DMT Dreaming with Mr. Muffinhead
Who is Mr. Muffinhead?
Oh, he's just me in a party mood. The trade name of the firm, a whimsical CEO, a scrapbook of phantoms, a dream dictionary—all of those things.
You're from LA and mentioned in a video with James St. James that a major difference between New York and LA is NYC's openness to confrontation. How has that changed you as an artist since moving here?
I'm not sure that it has. If anything, the city will either melt an artist down into something golden for itself to play with, or it'll just chew you up and spit you out. For me, the pieces were already in place.
What is the general reaction to your work when you're walking down the street?
People here are wonderful when I'm out and about. It feels similar to what a bungee-jumping experience must feel like—you get a little nervous just before walking out the door, but once you've plunged in, it's magical. Mostly they just want to know where the party is and [if they can] take a selfie. Children are hesitant but extremely alert. The people I come across are almost always complimentary and eager to tell me so, which definitely fuels what I do—I want them to be inspired, maybe more than anything else.
You speak often about the beneficial effects hallucinogens have had on your art. What do you think about the stereotype that artists and drugs go hand-in-hand? And what are your thoughts, in retrospect, on how hallucinogens have specifically shaped your work?
I guess I do play directly into that stereotype, but hallucinations have just always worked for me. I'm also one for simple daydreams and visions—anything that is untethered by reality is helpful to my work. I think artists thrive when unencumbered, so the lure of a free ticket to the unknown and the ability to see between the lines and puppet strings is potent, and the relationship is inevitable. A lot of the characters I create could easily have walked straight out of a DMT dream and some of them probably originated in that dimension.
After a few experiences with hallucinogens, I find that there's an intimate conversation occurring, even more so than it being a handy textbook for abstract shapes and their maneuvers. For me, it can be a reassuring communiqué. It’s also not hesitant to clearly state its purpose.
Your art often involves extremes—how do you know which ideas to follow and which to ignore?
I tend to stick with the ones that elicit an emotional response. Most of my memorable pieces start with a sketch and me laughing out loud at the result. Most of the good stuff comes from the deepest deep, though. You've got to mark the parts where the cracks set in—that's the job, creatively.
What are you thinking about when you transform into Mr. Muffinhead?
Oh God, ‘WHAT TIME IS IT?’ is my usual mindframe. I'm honestly a bundle of nerves until the headpiece and gloves are on and I'm where I need to be on time. And then, there's this lovely release which lasts a few hours and gets me through the evening.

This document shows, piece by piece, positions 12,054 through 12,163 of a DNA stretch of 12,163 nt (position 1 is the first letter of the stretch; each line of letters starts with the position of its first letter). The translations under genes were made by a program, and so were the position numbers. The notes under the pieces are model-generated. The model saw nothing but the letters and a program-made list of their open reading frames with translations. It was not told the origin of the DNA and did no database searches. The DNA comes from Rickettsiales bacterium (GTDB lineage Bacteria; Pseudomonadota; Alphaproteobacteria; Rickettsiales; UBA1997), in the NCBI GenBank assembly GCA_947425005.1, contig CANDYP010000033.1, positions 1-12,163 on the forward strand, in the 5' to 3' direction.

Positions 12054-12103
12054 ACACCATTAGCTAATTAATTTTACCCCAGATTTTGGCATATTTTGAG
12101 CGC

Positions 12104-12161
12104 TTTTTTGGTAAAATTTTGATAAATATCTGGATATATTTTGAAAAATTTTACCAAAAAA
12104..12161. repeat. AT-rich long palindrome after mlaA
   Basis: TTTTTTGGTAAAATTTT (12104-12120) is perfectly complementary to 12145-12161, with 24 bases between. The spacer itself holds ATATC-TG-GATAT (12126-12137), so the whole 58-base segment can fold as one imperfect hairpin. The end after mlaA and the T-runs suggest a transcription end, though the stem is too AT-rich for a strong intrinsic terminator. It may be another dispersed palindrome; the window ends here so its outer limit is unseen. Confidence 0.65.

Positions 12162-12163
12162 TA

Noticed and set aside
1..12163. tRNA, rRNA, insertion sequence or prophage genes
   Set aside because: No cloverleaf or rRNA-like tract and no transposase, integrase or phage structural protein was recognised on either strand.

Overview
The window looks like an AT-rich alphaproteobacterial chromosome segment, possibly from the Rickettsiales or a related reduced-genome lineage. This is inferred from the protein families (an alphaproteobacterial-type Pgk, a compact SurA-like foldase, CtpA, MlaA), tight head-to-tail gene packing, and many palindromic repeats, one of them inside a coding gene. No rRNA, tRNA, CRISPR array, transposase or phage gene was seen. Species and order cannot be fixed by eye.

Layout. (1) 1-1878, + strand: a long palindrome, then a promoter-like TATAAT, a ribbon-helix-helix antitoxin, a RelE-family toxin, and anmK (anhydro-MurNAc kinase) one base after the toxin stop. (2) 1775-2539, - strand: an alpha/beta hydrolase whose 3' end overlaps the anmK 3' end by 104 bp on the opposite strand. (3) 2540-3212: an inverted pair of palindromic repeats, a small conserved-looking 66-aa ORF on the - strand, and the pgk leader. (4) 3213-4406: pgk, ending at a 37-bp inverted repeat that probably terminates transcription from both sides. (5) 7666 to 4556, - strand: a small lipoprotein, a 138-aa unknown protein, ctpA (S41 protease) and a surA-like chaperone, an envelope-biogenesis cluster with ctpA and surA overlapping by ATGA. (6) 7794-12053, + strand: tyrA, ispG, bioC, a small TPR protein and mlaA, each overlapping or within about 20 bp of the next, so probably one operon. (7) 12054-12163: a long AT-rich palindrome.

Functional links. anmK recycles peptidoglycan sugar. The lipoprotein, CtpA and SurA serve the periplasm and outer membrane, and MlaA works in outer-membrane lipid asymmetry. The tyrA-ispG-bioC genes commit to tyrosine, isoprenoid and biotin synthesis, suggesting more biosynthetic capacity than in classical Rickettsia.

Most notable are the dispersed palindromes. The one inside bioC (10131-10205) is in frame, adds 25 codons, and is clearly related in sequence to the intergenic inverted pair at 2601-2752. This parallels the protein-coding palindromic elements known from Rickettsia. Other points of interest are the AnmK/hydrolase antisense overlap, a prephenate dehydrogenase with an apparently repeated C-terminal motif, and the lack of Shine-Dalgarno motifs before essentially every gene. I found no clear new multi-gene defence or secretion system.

What’s been your favorite reaction to one of your pieces?
Nick Zedd wrote on my 'Death of Muffinhead' movie poster he'd given me, ‘To my favorite artist in the world. You are the greatest. I love you, Nick Zedd.’ I had to keep looking at it to see if he was just messing with me and it's still totally unreal. I have out of body experiences when people compliment me—it's almost like my system rejects it so I don't get lazy.
I was doing the KaPOW! outfit on a train going downtown and this sweet kid was sitting on his mom's lap and read me out loud, saying, ‘Look Mom, he's like a karate fighter, a famous clown and a fairy.’
What kind of impression do you want to leave on the city?
I just want to leave a warm ray of joy, you know? You want to try to leave a teeny little lift, partly because I've been met with such sweetness here—such support where I'd never expected it.
As an expert on the NYC club scene, what do you wish woud change in Clubland? What do you hope stays the same forever?
As a not really anything expert, I always hope for a more imaginative stretch to the proceedings. I'd love to see more video artists, more sculptors, more mixed media artists get involved. After all, it's a cultural mish-mosh—it should represent the most extreme and colorful elements of us all. We benefit as a culture creatively, when we combine our talents and shoot—and that's the way it needs to be. At the same time, nothing good will be attained through uniformity. Clubland cannot be the mainstream. Forget the contour, get in a fight and show up at the party with a busted lip and a party hat. That's New York.
I like Dolly Dharma a lot. He's this great, post-sort of anti-club kid who shows up with a full 24" pizza on his head—he's fantastic. I like most anything artistically that poses a challenge to the present.
How is Clubland’s reaction to your art different from the general public's?
Actually, they're similar, but club love, for me, is the bottom line. I'm like Grandpa Munster nowadays, though, but I get treated overall really sweetly.
What nightlife trends do you think will influence the art and fashion scenes this year and vice versa?
I think you'll start seeing some 3D print and design in Clubland produced by some young, talented artists. More art in nightlife is always a must, period. Mugler will have a big year and it will be a year of big, zig-zag extremes. Glitch will play a big part, but what will come after that will be incredibly interesting...and I'll keep making weird city ghosts.